Listening- Alan Turing to feature on the 50 GBP note

Some months ago, there was a consultation in the UK about the candidates to feature on the new £50 banknotes. You can read more about it and do a listening comprehension exercise on the news here:

Listening comprehension: The new £50 note.

The winner has been announced, and mathematician Alan Turing has been chosen as the face of Britain’s new £50 banknote.

Now, read the questions in the form below. Then, listen to this news report about the mathematician who is going to feature on the new £50 note. You can listen to it twice. Once you have finished, submit your answers to check whether you were right or wrong. Please pay attention to the feedback to both right and wrong answers.

Open form in a new tab

You can also read the transcript here.

Further reading:

More about Alan Turing in the blog:

Listening comprehension: The new 50 GBP note

Listen to this news report about the new 50 GBP note. Read the sentences on the Google form below and listen carefully to the recording. In each of the spaces provided, complete the information required with up to FOUR WORDS. You should hear the information twice.

Link to audio

 Link to Google form

Once you have finished, you can listen again and read the transcript. 

If this consultation should happen in Spain, who should the contenders be?

Further reading:

Would teenagers benefit from a lie-in and a later start to school?

Would teenagers benefit from a lie-in and a later start to school? Where do you stand on this issue?

Why can’t teenagers get up in the morning? (From Trust Me, I’m a Doctor– BBC2):

Update (Feb 2019): The UK Parliament is going to debate a petition to calling for schools to start at 10:00 because “teenagers are too tired”.  More than 179,000 signed the online petition. More on this story here.



Listen to this clip from a news bulletin describing yesterday’s supermoon:

  • What is different about the way we see the moon when it is a “supermoon”?
  • From when will it be seen?
  • When will it be brightest?
  • Is there another term for “supermoon”?
  • How far away from Earth is the moon on this occasion? How far away is it on a normal day?
  • What’s the reason for this optical effect?
  • Do you need any protection to look at it?
  • When will we see the next supermoon?

Download the transcript

More on the supermoon:


Publicaciones Embajada EE.UU.

El Departamento de Estado de los Estados Unidos tiene publicada en su web varias de sus publicaciones dirigidas a centros educativos en formato digital (H/T to Noelia M.). Son publicaciones destinadas a difundir la historia y cultura de los Estados Unidos, y pueden resultar útiles para distintas áreas (literacy, ESL, Science, Social Science) o para trabajar proyectos interdisciplinares. Los podéis descargar en este enlace.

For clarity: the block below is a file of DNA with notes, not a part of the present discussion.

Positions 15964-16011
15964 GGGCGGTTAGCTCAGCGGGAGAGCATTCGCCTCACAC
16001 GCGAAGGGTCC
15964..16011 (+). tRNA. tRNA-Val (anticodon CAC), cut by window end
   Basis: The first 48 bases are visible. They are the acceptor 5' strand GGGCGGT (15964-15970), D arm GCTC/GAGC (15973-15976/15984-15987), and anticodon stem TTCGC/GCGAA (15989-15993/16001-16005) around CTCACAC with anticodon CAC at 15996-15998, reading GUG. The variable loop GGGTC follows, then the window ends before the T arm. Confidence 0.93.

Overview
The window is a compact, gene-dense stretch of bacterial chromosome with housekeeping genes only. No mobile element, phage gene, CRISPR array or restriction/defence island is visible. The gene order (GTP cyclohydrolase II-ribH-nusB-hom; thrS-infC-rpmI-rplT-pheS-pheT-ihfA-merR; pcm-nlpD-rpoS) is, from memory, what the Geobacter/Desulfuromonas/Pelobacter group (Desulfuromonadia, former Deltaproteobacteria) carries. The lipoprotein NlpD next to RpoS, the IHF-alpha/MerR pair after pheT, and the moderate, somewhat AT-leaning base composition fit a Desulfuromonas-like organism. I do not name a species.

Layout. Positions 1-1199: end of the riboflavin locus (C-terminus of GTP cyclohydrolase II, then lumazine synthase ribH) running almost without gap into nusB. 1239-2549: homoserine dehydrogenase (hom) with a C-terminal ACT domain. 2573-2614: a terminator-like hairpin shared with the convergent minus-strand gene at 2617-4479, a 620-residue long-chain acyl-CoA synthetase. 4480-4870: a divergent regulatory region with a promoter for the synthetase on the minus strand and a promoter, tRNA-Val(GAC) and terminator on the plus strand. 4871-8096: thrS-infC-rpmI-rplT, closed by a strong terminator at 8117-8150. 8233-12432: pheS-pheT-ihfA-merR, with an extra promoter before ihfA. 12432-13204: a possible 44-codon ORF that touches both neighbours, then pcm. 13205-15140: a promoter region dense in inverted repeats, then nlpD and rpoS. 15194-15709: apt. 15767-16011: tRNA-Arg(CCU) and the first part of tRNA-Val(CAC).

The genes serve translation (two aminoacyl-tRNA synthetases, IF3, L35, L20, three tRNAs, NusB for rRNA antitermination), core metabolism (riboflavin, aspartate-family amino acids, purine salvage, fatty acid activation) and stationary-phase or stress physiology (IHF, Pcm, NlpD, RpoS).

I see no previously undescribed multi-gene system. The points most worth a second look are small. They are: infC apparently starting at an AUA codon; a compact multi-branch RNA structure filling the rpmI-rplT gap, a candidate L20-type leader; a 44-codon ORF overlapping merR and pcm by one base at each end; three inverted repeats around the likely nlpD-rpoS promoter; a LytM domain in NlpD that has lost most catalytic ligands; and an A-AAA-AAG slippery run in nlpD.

Spanish / English integrated curricula (infants, primary, secondary)

Aquí podéis descargar en pdf los currículos integrados publicados, de aplicación en los centros con currículo integrado MECD- British Council (fuente original):

listado de centros adscritos al convenio MECD-British Council Aragón (Dic. 2019)

International Women´s Day (March 8th)- some classroom resources

In 1977, the UN established March 8th as “International Women’s Day” (why March 8th?). It may be a good excuse to deal with issues of gender relations and gender equality, as well as the role of women along history, in the classroom. Here are some resources you might like to use:


One of the origins of the celebration is women’s fight for suffrage in Europe. This has been depicted in popular culture lately: extensively in the film Suffragette (2015), and as a subplot in a special episode of the BBC show Sherlock (“The Abominable Bride”, 2015):

  • Sufffragette (B1- B2)

(subtitled trailer in

  • Sherlock – “The Abominable Bride” (B2-C1)

A rather peculiar (and perhaps ideologically objectionable) depiction of a suffragette appears in Mary Poppins (1964), in the character of Mrs. Banks. (Maybe it’s time to deconstruct a children’s film):


You may use this video about Fatna, a girl in eastern Chad, and her struggle to be able to go to school (A2):

(subtitled in English here:

UNICEF Youtube channel


Different campaigns apparently aim at showing more empowered women roles, from Disney to sanitary towels brands, probably in order to suit their own marketing needs:

  • Disney- “I am a princess” (A2)

(subtitled in Spanish in Youtube- to watch with subtitles in English, click here)

It’s very classroom-friendly: use of comparatives, superlatives; lots of vocabulary related to relationships, personality adjectives…

  • Always- “Run like a girl” (A2-B1) (H/T Miriam A.)

(subtitles in English available on Youtube)


  • Beyoncé- If I Were a Boy (A2-B1)

(With the song, you also get to practise type 2 conditional clauses, obviously)

EMMA WATSON-  He for She campaign

The British actress Emma Watson, best known as Hermione Granger in the Harry Potter films, is the Goodwill Ambassador for UN Women. In September 2014, she gave a speech at the UN about gender inequality and how to fight it.


Since then, she has been actively involved in the He for She campaign. You may watch an interview with her, along with some comprehension exercises on the British council Learn English teens website


Read towards the end of this blog entry to find out about Ada Lovelace (Lord Byron’s daughter) and Hollywood actress Hedy Lamarr’s contribution to early computing.